We had the honor of meeting with Ray and Paul at Ray's office in the Nichels Engineering building on June 22, 2004. It was without a doubt one of those experiences that any journalist would look back on as one of the highlights of his career. The following interview with both men came from that meeting.
Mopar Muscle: Your story with Chrysler began as the door closed with Pontiac. GM, fearing a U.S. Justice Department investigation for possibly monopolizing the automobile industry, halted all promotional activities, including all racing efforts. This put Pontiac out of racing, and all teams were abandoned by the factory. How did you make the transition from Pontiac to Chrysler so smoothly?
Goldsmith: I think Ronney Householder had a lot to do with that. He was with the Chrysler people, and he could see how that would help them market their products, their cars, Plymouth and Dodge, specifically. He hired Ray Nichels Engineering, and at the time, I was driving with Ray. We just started building a car. I can remember the first Plymouth-it was for Norm Nelson, and I think that Ronney was responsible for helping him out with parts.
They didn't really have any power then, using the wedge engine. I can remember driving one of Norm Nelson's cars at DuQuoin, Illinois, on a one-mile dirt track, and that thing didn't have enough power to turn the tires on the dirt. Later on, Ray and I were working with the car and got a little more power. We kept working on it, and soon Chrysler came out with the Hemi engine and from there on, they were in the racing business!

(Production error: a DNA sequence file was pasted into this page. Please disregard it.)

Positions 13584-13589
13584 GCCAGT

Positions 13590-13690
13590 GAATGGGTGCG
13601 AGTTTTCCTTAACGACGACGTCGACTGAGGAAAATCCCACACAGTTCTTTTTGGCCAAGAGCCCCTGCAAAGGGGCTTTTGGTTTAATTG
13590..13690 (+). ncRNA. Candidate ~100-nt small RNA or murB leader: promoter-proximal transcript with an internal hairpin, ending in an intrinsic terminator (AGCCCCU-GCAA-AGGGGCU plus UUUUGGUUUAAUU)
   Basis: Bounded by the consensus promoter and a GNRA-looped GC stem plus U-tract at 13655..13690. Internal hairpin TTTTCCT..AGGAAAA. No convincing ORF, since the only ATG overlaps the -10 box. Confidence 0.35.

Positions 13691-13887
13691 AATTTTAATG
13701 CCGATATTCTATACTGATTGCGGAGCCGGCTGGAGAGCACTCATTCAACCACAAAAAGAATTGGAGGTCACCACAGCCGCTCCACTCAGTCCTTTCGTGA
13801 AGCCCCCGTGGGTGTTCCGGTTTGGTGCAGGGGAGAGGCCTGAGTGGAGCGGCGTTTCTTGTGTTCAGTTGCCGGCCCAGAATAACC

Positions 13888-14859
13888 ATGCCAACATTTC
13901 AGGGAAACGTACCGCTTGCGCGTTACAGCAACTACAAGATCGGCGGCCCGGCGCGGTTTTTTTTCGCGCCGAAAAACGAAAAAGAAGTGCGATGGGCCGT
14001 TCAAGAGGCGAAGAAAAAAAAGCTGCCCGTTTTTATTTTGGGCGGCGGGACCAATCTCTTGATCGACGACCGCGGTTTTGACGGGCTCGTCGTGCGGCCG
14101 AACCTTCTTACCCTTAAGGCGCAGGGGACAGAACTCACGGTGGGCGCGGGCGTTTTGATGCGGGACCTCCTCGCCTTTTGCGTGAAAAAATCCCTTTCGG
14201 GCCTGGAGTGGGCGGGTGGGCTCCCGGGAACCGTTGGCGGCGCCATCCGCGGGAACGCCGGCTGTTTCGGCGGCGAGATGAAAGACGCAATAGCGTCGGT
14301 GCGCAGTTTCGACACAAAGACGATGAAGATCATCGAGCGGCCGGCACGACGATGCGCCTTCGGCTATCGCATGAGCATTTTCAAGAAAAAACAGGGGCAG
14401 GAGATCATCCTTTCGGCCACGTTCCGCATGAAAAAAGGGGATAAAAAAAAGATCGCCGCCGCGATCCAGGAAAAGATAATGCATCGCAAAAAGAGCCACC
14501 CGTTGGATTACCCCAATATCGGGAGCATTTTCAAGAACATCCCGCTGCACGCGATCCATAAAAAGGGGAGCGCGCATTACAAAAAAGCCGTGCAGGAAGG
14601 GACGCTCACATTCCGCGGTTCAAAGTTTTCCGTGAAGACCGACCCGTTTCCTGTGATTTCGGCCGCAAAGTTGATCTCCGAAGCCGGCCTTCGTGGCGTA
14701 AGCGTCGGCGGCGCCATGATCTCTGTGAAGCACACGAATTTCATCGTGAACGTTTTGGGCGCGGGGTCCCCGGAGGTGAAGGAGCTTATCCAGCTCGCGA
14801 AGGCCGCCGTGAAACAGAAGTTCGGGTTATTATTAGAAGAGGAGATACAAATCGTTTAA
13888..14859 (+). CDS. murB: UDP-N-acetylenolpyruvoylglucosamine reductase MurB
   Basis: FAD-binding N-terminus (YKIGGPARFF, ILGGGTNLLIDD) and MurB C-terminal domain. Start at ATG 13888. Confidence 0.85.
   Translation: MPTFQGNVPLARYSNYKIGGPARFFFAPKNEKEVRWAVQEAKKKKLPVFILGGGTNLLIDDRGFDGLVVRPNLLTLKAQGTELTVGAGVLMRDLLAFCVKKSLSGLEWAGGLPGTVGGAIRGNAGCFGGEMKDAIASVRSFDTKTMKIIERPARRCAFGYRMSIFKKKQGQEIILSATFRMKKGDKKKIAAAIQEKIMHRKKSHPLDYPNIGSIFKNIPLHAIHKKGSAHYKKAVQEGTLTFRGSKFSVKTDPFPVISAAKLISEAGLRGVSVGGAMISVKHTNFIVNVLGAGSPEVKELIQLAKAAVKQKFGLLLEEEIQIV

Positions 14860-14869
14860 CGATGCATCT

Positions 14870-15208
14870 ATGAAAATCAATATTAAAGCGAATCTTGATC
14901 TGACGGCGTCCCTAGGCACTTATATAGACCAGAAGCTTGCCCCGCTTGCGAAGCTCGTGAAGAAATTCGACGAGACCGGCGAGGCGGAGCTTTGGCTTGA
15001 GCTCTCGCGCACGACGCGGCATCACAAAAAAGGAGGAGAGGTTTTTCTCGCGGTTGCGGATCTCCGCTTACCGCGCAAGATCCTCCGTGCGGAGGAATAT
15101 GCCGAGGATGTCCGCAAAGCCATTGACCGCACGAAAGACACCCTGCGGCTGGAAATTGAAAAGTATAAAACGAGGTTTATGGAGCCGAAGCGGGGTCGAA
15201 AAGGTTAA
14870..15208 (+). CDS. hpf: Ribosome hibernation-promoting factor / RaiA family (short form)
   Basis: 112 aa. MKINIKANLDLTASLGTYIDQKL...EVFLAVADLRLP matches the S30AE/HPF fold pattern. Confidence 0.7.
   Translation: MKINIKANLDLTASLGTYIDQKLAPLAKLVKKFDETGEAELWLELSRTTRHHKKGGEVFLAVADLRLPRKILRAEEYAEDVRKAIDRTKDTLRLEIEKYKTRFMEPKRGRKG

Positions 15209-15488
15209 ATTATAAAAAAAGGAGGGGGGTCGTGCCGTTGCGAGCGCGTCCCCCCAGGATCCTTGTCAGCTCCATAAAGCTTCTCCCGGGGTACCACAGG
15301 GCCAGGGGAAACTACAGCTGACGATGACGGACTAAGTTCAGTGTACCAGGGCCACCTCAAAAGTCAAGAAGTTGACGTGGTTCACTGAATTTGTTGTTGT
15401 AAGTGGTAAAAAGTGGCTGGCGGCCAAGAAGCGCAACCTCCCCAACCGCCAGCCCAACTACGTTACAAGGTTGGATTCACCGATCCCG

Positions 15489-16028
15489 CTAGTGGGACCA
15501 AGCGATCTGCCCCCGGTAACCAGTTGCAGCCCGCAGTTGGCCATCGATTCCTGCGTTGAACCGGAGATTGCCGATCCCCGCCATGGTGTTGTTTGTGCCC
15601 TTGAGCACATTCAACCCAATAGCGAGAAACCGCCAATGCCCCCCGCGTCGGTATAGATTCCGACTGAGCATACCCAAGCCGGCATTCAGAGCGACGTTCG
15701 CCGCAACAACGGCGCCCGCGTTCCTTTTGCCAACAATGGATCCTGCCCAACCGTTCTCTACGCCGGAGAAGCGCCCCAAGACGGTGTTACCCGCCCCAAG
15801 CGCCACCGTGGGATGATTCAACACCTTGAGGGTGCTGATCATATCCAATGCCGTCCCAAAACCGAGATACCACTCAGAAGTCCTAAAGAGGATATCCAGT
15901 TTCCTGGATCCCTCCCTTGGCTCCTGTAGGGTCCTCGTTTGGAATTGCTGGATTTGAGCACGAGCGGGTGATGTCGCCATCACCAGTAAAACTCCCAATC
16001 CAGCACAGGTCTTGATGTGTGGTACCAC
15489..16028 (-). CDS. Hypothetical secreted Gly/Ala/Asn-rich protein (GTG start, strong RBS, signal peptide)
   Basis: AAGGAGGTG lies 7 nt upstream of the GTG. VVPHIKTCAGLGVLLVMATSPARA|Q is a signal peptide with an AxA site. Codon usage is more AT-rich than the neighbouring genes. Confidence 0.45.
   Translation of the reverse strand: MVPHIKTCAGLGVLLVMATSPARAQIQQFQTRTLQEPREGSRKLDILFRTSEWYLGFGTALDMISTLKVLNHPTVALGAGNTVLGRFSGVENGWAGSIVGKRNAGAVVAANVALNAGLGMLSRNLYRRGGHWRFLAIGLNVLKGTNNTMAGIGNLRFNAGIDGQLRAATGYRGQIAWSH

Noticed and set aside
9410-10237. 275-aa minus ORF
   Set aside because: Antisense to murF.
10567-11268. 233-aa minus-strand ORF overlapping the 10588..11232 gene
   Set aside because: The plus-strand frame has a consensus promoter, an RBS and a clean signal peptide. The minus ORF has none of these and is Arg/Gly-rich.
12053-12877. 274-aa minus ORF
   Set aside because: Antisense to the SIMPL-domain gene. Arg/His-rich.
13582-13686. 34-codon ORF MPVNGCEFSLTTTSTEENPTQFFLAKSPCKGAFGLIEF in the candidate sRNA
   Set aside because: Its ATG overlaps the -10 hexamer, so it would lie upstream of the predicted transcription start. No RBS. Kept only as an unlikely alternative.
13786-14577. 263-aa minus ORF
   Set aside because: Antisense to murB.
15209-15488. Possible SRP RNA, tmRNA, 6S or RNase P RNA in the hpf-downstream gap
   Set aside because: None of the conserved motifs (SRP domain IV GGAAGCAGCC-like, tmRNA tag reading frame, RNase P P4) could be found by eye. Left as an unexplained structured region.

MM: How did building unibody Mopars differ from building full-framed Pontiacs? Were there any significant differences in, say rollcage construction or anything like that?
Nichels: Not really.
Goldsmith: We just had to reinforce the frame with the rollcage and tubing. We made heavier spindles, axles, the torsion bars, and all the brackets for the Plymouths and Dodges. It was a little different in that respect, getting used to using the torsion bars instead of coil springs.
MM: There is a story floating around that has Nichels Engineering putting a complete Pontiac front suspension under a Mopar stock car. How accurate is that?
Nichels: Well, what they're talking about is that Chrysler didn't have race-grade heavy-duty spindles. All the stuff we had on the Pontiacs, we wanted converted to Mopar.
Goldsmith: Who made those spindles for us, Ray?
Nichels: Ted Halibrand on the West Coast. He made a lot of those types of things for us.
MM: So you had to make your own heavy-duty stuff, and you designed it from parts you had previous experience with.
MM: Did it take a lot of development work to get the torsion bar systems to work?
Nichels: Not really.
Goldsmith: No. At first, our previous Pontiacs handled a lot better, we were used to them and knew how to make them handle. It took a lot of testing and work to make the Chrysler product handle. Then they came up with the fastback Dodge.
If you remember how the roofline was contoured-that car didn't handle worth a darn. We were running 165-170 mph, and it wanted to fly. So then they came up with the spoiler to put on the back, and it would hold the backend down. That was the beginning of the spoilers on racecars.
MM: As time went on, Chrysler began getting more interested in aerodynamics and began developing more slippery body styles. Were you able to work with Chrysler designers, and let them know what worked and what didn't? Did you have that kind of access?
Goldsmith: We worked a lot with the Chrysler people. The guys I remember working with were Larry Rathgeb and some of those guys. They helped us a lot with both aerodynamics and suspension development.
Nichels: George Wallace was also a big help.
MM: Did you have to do a lot of aerodynamic testing with the different body styles on your own or was it exclusively with Chrysler designers?